The arbitrator found claimant sustained an accidental injury. In rendering his decision, the arbitrator relied on precedent which the arbitrator believed involved a similar fact pattern. The arbitrator found that claimant had encountered a hazardous or defective condition, an uneven surface while she was walking to an employee parking lot immediately after leaving work. The arbitrator concluded claimant’s risk of tripping presented a neutral risk, which was somehow greater than that encountered by the general public. Accordingly, the arbitrator awarded claimant TTD, medical bills and PPD.
The claim was appealed to the Commission panel. The Commission issued a decision unanimously reversing the arbitrator’s decision. The Commission panel found the arbitrator’s findings of hazard or defect and determination that claimant’s injury arose out of her employment were both erroneous, noting that the arbitrator’s reliance on precedent was misplaced. The Commission observed the height differential between the sidewalk and the asphalt where claimant fell was by design, not a defect. The Commission, stressing its agreement with Memorial’s argument, stated:
[C]ommon sense dictates that sidewalk slabs should be even or at the same height; whereas curbs are, by nature, raised boundaries. Thus, demonstrating height differences between slabs within the same sidewalk evidences defectiveness; where demonstrating height differences between the curb and the area it borders does not.
Again, the Commission determined that, unlike the Litchfield precedent cited the photographs, admitted into evidence by both parties (depicting the parking lot, sidewalk, asphalted area and purported spot of claimant’s fall), “show that the premises were neither defective nor hazardous.” In particular, the Commission found that “the height differential (diminishing towards the access ramp at the end of the sidewalk) between the curb and the blacktop was by design (emphasis added by me) and not a defect.” The Commission, instead, noted claimant’s case was factually similar to the circumstances in Caterpillar Tractor Co. v. Industrial Comm’n.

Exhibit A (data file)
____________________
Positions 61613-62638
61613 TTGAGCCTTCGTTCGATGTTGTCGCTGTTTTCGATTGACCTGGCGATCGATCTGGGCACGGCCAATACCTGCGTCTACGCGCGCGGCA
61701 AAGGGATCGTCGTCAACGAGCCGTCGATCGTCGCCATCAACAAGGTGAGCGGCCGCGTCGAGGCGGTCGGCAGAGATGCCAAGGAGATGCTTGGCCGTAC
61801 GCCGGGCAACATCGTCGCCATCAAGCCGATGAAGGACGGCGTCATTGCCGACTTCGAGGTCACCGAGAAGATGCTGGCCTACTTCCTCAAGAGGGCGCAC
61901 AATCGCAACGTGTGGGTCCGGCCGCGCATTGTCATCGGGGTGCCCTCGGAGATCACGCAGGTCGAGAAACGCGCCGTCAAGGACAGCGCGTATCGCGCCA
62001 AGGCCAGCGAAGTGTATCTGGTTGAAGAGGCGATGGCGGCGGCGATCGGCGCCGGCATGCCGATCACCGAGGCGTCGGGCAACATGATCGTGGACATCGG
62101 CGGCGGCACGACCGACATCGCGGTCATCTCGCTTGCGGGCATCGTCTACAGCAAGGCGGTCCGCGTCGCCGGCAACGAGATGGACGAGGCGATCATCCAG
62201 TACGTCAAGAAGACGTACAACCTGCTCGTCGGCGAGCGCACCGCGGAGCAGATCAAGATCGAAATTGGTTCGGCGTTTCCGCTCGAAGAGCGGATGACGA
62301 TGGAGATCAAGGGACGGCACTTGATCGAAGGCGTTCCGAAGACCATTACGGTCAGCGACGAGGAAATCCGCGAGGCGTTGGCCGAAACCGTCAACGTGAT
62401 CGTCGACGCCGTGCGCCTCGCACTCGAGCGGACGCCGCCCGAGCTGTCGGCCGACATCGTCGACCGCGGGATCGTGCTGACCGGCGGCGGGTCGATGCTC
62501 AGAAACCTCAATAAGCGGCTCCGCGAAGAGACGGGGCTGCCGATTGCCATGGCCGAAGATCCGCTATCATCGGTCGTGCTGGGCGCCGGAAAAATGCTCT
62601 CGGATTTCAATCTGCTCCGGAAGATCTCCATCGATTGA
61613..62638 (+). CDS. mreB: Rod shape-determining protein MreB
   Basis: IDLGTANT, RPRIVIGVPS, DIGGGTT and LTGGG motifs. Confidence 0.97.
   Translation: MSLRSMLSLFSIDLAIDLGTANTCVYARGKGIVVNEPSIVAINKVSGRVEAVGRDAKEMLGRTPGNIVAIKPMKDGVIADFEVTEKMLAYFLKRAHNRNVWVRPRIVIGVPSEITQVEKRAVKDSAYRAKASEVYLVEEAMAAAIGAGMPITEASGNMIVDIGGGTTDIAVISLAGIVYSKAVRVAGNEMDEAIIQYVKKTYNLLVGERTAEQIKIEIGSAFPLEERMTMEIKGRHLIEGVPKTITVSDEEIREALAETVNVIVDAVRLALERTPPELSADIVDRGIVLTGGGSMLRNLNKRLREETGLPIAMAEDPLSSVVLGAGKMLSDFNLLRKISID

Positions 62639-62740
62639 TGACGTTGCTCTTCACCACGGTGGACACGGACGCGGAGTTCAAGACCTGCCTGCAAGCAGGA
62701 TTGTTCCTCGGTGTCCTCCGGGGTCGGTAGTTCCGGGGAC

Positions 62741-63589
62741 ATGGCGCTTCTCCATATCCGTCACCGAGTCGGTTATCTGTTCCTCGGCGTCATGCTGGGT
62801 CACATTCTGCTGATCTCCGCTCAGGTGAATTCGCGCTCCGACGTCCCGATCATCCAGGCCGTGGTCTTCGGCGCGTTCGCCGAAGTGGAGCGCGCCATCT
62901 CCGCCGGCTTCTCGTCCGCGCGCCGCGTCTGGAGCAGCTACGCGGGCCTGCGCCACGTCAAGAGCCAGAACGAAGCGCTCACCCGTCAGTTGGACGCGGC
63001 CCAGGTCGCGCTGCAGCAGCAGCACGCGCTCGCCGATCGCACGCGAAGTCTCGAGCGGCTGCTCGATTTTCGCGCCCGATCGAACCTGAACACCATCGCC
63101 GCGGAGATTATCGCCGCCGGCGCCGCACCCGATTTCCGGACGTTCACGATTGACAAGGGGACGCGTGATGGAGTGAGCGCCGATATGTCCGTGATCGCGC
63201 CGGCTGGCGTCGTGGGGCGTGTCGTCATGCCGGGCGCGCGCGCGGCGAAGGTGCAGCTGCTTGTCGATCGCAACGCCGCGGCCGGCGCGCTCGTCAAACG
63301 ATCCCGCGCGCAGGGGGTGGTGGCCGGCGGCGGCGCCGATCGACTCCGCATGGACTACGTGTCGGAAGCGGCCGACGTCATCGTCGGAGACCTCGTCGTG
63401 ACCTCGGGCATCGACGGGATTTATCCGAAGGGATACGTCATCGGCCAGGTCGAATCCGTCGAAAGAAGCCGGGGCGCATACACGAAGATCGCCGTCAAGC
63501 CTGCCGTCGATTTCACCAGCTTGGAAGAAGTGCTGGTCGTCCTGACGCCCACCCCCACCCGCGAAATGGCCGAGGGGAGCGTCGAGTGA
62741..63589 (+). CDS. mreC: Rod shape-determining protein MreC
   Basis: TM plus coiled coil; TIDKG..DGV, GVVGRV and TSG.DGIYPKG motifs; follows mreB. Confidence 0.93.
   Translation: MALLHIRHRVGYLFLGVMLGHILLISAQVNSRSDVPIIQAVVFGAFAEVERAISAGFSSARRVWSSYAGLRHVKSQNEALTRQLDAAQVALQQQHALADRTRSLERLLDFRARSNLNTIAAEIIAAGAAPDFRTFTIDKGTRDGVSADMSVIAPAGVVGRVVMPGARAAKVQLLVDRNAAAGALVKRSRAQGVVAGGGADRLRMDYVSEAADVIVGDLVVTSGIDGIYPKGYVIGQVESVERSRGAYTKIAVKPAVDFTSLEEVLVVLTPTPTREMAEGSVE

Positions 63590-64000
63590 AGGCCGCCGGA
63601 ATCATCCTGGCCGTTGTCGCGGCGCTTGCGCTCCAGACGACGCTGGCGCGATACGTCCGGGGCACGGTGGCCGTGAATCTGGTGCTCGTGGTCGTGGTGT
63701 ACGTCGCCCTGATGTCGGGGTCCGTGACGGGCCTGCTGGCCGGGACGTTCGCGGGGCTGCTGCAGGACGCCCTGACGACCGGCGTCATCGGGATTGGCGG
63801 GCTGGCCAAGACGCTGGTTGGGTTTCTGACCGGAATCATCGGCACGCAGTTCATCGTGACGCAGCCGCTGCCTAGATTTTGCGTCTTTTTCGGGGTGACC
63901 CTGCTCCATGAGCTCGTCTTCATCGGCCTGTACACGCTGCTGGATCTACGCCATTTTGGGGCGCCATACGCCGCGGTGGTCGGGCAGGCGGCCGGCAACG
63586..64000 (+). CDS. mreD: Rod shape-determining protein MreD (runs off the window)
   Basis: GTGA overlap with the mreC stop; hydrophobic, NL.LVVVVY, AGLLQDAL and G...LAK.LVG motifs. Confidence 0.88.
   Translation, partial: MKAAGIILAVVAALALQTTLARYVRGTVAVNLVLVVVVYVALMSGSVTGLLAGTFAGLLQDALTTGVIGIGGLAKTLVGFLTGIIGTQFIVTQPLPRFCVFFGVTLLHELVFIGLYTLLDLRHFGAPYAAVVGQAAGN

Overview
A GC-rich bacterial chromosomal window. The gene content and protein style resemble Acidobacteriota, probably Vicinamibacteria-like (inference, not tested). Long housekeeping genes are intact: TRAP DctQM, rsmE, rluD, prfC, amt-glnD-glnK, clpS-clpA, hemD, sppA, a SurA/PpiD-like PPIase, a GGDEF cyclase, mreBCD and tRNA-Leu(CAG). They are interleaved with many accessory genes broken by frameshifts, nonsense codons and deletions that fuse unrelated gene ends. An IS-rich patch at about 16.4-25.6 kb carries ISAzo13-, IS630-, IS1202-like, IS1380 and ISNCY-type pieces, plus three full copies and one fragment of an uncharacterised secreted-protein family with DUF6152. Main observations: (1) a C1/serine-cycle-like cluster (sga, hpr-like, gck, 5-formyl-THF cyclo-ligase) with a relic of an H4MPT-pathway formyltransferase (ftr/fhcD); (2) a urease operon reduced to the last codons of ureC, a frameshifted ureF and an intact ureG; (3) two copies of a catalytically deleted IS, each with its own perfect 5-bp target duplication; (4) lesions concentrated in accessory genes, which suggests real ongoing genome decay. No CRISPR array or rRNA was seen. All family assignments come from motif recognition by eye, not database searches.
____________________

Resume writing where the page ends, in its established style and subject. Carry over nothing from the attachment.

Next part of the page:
Claimant sought judicial review of the Commission’s decision in the circuit court. The circuit court judge affirmed denial. Claimant appealed to the IL Appellate Court, WC Division.
The Appellate Court confirmed Injuries sustained on an employer’s premises, or at a place where claimant might reasonably have been while performing her duties, and while a claimant is at work, or within a reasonable time before and after work, are generally deemed to have been received in the course of employment, citing Caterpillar Tractor Co. The focus shifted to the “arising out of” requirement.
The Court further ruled when an employee is injured on the usual route to the employer’s premises and there is a special risk or hazard on the route, the hazard becomes part of the employment. Quoting the decision: “Special hazards or risks encountered as a result of using a usual access route satisfy the ‘arising out of’ requirement of the Act.”
The Appellate Court noted the Commission’s finding claimant “stumbled over a curb” is entirely consistent with the evidence adduced at the arbitration hearing. Accordingly, they found the Commission’s finding as to the nature of the accident is not against the manifest weight of the evidence.
In short, despite the confusion caused by the McAllister ruling where the act of an employee simply standing up somehow could comprise a compensable accident, this ruling adheres to the plain language of the IL WC Act—for an accidental injury to be compensable, it has to both “arise out of” and occur “in the course of” employ.
Please note the employer did what I feel was an excellent job investigating and photographing the area where the injury occurred. The defense team at KCB&A has a presentation to help your company improve their incident/event investigation to either document compensability or provide you the tools to fight a questionable claim—if you are interested, send a reply.